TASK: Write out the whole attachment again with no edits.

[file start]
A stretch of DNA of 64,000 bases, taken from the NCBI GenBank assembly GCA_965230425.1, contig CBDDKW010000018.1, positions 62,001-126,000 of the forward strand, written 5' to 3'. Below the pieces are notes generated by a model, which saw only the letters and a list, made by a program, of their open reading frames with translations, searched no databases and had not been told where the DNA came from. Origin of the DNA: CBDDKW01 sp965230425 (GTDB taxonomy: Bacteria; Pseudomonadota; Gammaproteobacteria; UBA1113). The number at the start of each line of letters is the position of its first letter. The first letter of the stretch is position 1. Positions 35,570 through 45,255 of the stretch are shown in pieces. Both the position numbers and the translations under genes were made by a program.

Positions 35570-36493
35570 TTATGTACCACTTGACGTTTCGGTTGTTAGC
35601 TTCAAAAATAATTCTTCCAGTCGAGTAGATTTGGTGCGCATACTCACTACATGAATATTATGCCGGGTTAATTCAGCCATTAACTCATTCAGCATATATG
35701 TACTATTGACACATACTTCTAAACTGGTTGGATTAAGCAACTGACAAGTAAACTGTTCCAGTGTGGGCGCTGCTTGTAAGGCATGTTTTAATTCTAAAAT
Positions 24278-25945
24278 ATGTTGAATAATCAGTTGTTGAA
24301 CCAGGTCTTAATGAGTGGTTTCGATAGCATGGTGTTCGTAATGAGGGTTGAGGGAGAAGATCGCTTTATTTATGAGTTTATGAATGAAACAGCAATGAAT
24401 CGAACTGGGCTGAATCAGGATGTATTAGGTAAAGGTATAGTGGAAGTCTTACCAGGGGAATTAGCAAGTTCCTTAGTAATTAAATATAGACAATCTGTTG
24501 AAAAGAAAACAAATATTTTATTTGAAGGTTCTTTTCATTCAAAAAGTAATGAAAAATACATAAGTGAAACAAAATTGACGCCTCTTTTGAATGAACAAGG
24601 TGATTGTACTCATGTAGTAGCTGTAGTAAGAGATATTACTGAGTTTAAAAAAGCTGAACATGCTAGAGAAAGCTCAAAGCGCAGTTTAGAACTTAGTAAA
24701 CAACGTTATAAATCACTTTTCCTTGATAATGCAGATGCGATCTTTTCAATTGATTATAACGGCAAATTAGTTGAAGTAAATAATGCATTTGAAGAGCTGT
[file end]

A stretch of DNA of 64,000 bases, taken from the NCBI GenBank assembly GCA_965230425.1, contig CBDDKW010000018.1, positions 62,001-126,000 of the forward strand, written 5' to 3'. Below the pieces are notes generated by a model, which saw only the letters and a list, made by a program, of their open reading frames with translations, searched no databases and had not been told where the DNA came from. Origin of the DNA: CBDDKW01 sp965230425 (GTDB taxonomy: Bacteria; Pseudomonadota; Gammaproteobacteria; UBA1113). The number at the start of each line of letters is the position of its first letter. The first letter of the stretch is position 1. Positions 35,570 through 45,255 of the stretch are shown in pieces. Both the position numbers and the translations under genes were made by a program.

Positions 35570-36493
35570 TTATGTACCACTTGACGTTTCGGTTGTTAGC
35601 TTCAAAAATAATTCTTCCAGTCGAGTAGATTTGGTGCGCATACTCACTACATGAATATTATGCCGGGTTAATTCAGCCATTAACTCATTCAGCATATATG
35701 TACTATTGACACATACTTCTAAACTGGTTGGATTAAGCAACTGACAAGTAAACTGTTCCAGTGTGGGCGCTGCTTGTAAGGCATGTTTTAATTCTAAAAT
Positions 24278-25945
24278 ATGTTGAATAATCAGTTGTTGAA
24301 CCAGGTCTTAATGAGTGGTTTCGATAGCATGGTGTTCGTAATGAGGGTTGAGGGAGAAGATCGCTTTATTTATGAGTTTATGAATGAAACAGCAATGAAT
24401 CGAACTGGGCTGAATCAGGATGTATTAGGTAAAGGTATAGTGGAAGTCTTACCAGGGGAATTAGCAAGTTCCTTAGTAATTAAATATAGACAATCTGTTG
24501 AAAAGAAAACAAATATTTTATTTGAAGGTTCTTTTCATTCAAAAAGTAATGAAAAATACATAAGTGAAACAAAATTGACGCCTCTTTTGAATGAACAAGG
24601 TGATTGTACTCATGTAGTAGCTGTAGTAAGAGATATTACTGAGTTTAAAAAAGCTGAACATGCTAGAGAAAGCTCAAAGCGCAGTTTAGAACTTAGTAAA
24701 CAACGTTATAAATCACTTTTCCTTGATAATGCAGATGCGATCTTTTCAATTGATTATAACGGCAAATTAGTTGAAGTAAATAATGCATTTGAAGAGCTGT